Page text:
Ad Spiers said...

@Drewscruis

If I were you I would just try it with 6V. On my video I'm running 6-12 leds with 6V, no problems.

Drewscruis said...

I've built this as per your schematic and it just doesn't run, the odd thing is I get 6v on 1 led and 1.9v at the otherand it doesn't fade between either the voltage holds steady.

Ad Spiers said...

@Drewscruis

Sounds like your oscillator isn't oscillating (i.e. it's staying in the high part of the square wave). Make sure your 555 chip (still?) works. If you've changed the resistor values you might have made the period too long.
The circuit should work, about 1000people have viewed it so far (I assume quite a few build it) without complaints. Check every connection and maybe look at the veriboard version on the video.

nathan said...

Huh i dont understand the configuration of your IC

It seems you have it coming from pin 4, but the output of the 555 is pin 3?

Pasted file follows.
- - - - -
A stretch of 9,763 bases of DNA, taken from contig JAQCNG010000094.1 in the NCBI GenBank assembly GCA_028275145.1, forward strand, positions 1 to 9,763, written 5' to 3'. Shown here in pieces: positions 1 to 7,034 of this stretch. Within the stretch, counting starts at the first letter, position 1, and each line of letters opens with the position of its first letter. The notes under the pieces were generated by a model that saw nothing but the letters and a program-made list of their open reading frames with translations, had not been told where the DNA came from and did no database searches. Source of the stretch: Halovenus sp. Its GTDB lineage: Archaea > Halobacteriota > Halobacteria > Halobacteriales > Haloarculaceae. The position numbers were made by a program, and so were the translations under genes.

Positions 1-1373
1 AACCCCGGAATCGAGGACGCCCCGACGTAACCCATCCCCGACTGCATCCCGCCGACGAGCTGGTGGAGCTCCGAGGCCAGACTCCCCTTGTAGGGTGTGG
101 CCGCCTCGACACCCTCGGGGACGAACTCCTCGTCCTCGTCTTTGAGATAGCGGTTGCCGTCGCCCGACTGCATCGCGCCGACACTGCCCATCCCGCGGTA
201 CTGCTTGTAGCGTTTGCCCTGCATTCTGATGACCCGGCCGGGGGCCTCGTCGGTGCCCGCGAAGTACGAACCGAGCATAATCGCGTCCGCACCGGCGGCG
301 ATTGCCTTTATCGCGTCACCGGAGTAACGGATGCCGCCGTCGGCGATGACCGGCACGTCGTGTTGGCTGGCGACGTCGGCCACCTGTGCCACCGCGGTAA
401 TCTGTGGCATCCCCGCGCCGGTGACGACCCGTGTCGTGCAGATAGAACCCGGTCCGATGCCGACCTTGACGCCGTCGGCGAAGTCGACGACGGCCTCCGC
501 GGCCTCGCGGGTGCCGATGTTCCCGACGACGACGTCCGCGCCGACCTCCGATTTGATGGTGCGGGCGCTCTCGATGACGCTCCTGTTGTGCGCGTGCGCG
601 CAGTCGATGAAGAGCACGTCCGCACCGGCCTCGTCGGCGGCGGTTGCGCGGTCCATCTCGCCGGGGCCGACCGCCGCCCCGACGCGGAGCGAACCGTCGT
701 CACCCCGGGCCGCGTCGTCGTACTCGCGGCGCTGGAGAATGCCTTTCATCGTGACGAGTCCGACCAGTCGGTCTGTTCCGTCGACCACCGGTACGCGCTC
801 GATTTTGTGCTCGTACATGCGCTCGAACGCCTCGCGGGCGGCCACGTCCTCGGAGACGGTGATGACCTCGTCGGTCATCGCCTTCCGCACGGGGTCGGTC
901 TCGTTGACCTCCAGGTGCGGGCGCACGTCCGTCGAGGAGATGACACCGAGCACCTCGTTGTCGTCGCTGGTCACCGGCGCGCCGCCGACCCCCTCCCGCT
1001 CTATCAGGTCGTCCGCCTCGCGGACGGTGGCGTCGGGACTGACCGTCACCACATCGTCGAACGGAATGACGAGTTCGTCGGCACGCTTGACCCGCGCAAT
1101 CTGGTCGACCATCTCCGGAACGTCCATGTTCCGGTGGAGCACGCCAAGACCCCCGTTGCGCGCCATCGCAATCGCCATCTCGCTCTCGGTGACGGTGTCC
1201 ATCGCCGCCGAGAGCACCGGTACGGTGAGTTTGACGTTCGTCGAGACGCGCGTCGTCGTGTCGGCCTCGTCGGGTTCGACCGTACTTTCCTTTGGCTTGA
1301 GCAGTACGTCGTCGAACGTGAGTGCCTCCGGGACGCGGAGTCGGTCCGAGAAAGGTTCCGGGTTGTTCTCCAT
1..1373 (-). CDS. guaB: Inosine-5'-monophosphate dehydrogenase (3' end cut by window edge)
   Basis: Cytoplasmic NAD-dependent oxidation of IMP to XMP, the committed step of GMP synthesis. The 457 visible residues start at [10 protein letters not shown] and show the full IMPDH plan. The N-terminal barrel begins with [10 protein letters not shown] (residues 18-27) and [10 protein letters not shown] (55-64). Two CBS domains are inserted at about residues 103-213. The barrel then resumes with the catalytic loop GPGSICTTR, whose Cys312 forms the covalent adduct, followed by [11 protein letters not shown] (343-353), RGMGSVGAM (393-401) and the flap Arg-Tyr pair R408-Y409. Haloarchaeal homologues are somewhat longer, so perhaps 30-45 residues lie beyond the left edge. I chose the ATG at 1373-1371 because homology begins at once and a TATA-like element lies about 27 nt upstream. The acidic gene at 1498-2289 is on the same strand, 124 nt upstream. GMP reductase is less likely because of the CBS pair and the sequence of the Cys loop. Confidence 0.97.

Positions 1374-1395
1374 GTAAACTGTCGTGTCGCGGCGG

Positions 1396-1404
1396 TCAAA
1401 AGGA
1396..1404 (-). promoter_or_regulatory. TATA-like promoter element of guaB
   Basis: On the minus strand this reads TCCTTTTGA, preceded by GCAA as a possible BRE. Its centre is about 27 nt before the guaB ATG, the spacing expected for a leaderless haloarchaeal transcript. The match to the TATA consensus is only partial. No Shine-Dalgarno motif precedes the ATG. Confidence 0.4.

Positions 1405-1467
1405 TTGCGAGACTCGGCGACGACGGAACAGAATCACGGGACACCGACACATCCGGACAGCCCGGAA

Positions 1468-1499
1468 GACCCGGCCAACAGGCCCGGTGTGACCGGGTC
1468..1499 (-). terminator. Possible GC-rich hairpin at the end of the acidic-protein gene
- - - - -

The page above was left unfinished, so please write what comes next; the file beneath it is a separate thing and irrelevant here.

Anonymous said...

Can you add the pin numbers on the 555? Also, are you sure that C2 is the correct way around?

I managed to get something like this working with a 4700uf C2 the other way around. Using 1000uf caps didn't seem to make much difference but then I used slightly different resistors. I'd still like a slower fade/unfade though - and ideas how could I get this?

Hesit8 said...

please... update the schematics... :( with Pin numbers... i don't understand anything...

Ad Spiers said...

Ok guys I'll have a look at it this weekend, been too busy for the last few months...

Ad Spiers said...

Right, just had a look at the schematic and it all seems fine except C1 being an electrolytic cap.

@Heist: To get the numbers just count the lines (bottom left is pin 1), I've done the cicuit diagram to match the pin out on a generic 555.

@nathan, pin 3 is the output of the IC but I'm using it to switch between two leds, one of which is connected to +V (pin 4) the other of which is connected to GND. When pin 3 is low the led on pin4 is able to light as the +V has somewhere to go (it's a neat trick). Effectively I'm using the square wave from pin 3 as an automated toggle switch.